By Mac Cerullo
---- — AMESBURY — Election season is still months away, but one Amesbury resident is already gearing up for a run for City Council.
Eric Bezanson, 37, of 115 Whitehall Road, announced recently that he intends to campaign for at-large city councilor. He called himself a strong supporter of increasing revenue while controlling spending in order to lower the tax rate and said helping shore up Amesbury’s financial situation would be his sole priority.
Bezanson was born and raised in Amesbury and has spent the last 13 years working at Fidelity Investments. He said he shares many of the same views as councilors Christian Scorzoni and Donna McClure, identifying with Scorzoni’s views on bringing solar energy to Amesbury and with McClure’s drive to cut wasteful spending.
“How can we differentiate ourselves without impacting the tax rate,” Bezanson said, adding that he agrees with Mayor Thatcher Kezer from a big picture standpoint ,but wants to help lead Amesbury forward “without going poor getting there.”
Bringing solar energy to Amesbury in particular would be an area of interest for Bezanson. He said city-owned properties like Woodsom Farm and the former truck stop offer tremendous potential for solar revenue, but aren’t being utilized.
“Amesbury is the No. 1 community in the state that could be used for that and we haven’t taken advantage of that,” Bezanson said, adding he believes the potential exists for the city to garner $900,000 in new revenue from solar initiatives.
In the past, Bezanson has appeared at City Council meetings to weigh in on some of Amesbury’s big financial debates.
Three years ago when the City Council was debating whether to spend $500,000 on a new elevator for the Fire Department in order to comply with the Americans With Disabilities Act, he argued that the city could save the money and comply with the law simply by putting the fire chief’s office on the first floor, where he would be accessible to the public.
Bezanson said the council initially was skeptical, but eventually came around after members spoke to state officials and found out that was allowed.
“It’s looking outside the box and thinking there are a lot of ways to get things done,” Bezanson said.
Last summer, Bezanson also questioned the city’s desire to move the Department of Public Works garage. He called the plans to revitalize the Lower Millyard a great vision, but said the city should only move forward once the area has an assessed value of $50 million.
“If investors prove themselves and say they’re going to come, let’s put our hands up,” Bezanson said.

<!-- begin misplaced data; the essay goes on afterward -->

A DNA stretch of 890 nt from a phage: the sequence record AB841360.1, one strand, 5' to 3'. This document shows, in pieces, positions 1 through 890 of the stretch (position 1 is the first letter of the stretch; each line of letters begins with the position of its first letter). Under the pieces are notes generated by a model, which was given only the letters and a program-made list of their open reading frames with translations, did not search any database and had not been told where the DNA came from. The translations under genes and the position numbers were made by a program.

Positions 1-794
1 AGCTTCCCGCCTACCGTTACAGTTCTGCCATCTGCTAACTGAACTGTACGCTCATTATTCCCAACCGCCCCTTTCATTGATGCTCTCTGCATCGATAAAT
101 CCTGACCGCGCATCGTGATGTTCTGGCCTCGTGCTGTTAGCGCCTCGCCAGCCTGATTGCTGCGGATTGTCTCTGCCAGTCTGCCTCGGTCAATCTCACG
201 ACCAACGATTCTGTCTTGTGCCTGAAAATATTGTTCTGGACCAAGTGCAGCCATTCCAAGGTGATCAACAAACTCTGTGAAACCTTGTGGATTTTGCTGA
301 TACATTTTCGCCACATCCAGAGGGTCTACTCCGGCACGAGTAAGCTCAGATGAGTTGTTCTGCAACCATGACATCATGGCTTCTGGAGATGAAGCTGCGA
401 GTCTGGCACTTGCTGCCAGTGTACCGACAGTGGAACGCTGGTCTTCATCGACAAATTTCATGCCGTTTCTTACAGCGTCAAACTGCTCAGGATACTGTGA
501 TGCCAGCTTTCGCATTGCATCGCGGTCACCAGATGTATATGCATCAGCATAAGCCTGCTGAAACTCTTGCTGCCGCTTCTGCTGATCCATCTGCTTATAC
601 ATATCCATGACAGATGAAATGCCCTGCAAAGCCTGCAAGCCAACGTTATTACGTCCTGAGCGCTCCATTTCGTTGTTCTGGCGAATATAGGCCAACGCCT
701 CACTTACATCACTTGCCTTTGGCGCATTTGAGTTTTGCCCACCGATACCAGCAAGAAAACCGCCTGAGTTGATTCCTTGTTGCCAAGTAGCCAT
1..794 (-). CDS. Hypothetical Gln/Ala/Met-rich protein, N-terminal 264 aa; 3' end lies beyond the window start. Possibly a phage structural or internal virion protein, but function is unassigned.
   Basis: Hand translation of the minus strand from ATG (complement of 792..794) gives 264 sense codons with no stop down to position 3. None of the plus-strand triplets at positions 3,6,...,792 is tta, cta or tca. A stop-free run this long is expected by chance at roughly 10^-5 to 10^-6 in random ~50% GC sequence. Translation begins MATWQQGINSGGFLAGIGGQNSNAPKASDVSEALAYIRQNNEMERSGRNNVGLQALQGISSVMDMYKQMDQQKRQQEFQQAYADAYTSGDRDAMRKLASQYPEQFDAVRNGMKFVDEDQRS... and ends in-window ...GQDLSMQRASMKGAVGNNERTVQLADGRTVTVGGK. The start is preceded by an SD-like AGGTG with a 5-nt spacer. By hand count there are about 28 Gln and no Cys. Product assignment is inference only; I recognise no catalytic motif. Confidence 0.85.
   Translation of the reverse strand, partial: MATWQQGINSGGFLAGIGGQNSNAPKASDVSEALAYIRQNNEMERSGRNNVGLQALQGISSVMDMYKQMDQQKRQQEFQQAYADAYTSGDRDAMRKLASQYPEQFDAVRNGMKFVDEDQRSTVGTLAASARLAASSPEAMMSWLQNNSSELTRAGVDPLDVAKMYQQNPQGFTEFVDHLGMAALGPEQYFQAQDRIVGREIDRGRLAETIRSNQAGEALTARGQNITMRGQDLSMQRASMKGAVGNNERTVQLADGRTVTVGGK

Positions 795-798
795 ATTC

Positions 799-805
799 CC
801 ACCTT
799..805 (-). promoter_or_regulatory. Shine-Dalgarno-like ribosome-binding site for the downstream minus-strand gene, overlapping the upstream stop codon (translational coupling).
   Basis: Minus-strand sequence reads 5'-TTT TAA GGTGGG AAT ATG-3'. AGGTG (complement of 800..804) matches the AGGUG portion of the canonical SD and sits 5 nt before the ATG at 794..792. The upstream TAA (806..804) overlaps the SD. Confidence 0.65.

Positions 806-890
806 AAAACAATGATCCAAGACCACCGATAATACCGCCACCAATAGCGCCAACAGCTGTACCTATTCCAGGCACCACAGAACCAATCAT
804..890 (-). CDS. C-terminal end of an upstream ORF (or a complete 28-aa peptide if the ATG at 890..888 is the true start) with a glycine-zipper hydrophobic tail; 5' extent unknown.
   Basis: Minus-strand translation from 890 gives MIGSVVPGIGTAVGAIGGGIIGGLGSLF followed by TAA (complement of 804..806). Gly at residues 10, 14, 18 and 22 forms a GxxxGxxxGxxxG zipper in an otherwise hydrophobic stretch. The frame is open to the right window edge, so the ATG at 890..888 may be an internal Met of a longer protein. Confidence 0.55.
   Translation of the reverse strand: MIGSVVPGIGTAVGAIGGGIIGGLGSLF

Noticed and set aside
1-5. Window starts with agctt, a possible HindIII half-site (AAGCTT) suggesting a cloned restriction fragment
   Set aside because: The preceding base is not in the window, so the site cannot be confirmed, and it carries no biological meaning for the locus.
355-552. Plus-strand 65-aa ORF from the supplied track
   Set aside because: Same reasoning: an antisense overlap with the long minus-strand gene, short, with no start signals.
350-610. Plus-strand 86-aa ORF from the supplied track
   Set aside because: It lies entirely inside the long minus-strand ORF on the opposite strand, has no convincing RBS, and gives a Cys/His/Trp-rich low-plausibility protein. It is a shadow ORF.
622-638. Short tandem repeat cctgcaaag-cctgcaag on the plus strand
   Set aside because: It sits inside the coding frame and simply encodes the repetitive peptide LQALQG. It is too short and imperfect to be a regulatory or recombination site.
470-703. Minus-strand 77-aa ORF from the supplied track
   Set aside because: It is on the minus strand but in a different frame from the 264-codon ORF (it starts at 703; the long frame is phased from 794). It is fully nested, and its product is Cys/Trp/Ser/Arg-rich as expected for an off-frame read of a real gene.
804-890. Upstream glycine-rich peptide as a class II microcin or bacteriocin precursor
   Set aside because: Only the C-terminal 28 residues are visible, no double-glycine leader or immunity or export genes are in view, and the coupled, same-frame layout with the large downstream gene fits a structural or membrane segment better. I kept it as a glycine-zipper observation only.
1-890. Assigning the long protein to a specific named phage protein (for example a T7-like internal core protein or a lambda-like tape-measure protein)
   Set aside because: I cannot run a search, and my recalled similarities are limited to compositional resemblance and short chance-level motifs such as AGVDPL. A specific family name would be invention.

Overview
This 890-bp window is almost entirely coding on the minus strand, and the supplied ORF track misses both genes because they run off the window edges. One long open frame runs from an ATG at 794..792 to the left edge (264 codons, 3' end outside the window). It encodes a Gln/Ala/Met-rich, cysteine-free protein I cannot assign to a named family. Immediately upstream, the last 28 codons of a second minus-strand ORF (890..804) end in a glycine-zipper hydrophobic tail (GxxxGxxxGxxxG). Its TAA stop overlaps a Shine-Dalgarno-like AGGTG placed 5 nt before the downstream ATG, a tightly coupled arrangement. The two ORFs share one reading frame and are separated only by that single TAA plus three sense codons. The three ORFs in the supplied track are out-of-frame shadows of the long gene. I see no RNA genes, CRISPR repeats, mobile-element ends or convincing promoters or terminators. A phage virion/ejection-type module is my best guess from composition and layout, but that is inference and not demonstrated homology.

In December of 2011, Bezanson appeared before the City Council and argued that the city should use all of its $1.2 million in free cash to bring down the 2012 tax rate and then try and sell enough publicly owned properties to recoup the money the following year. At the time, Amesbury’s tax rate was set to increase from $18.46 to last year’s rate of $19.13.
“It creates new growth and continuous tax revenue for the town,” Bezanson then told the council.
This past December, using free cash to help offset the rising tax rate was once again brought up as a way to ease the burden on taxpayers. Much of that discussion was driven by the Citizens for Lower Taxes in Amesbury group, which advocates for tax reduction.
Bezanson said he was once a part of that group, but is no longer a member. He said he became disillusioned by the group’s rhetoric and wanted to focus his efforts in a more productive fashion.
“I’m not about complaining about things or causing a ruckus,” Bezanson said. “I want to be a part of the solution and not a part of the problem.”
Currently, the at-large members of the city council are James Kelcourse, Allen Neale and council President Anne Ferguson. At-large candidates can be from any of the city’s six districts, with the top three vote-getters out of the pool of candidates elected to the council.
Bezanson technically won’t be able to declare his official candidacy until the spring, because the nomination papers won’t be available until after city clerk Bonnijo Kitchin finalizes the year’s election calendar. Kitchin said she expects that to be done by April or May, and that the exact time she can get the information out will depend on when the upcoming U.S. Senate special election dates are set.
Once those forms are available, Bezanson indicated that he would take out his papers and begin his campaign immediately.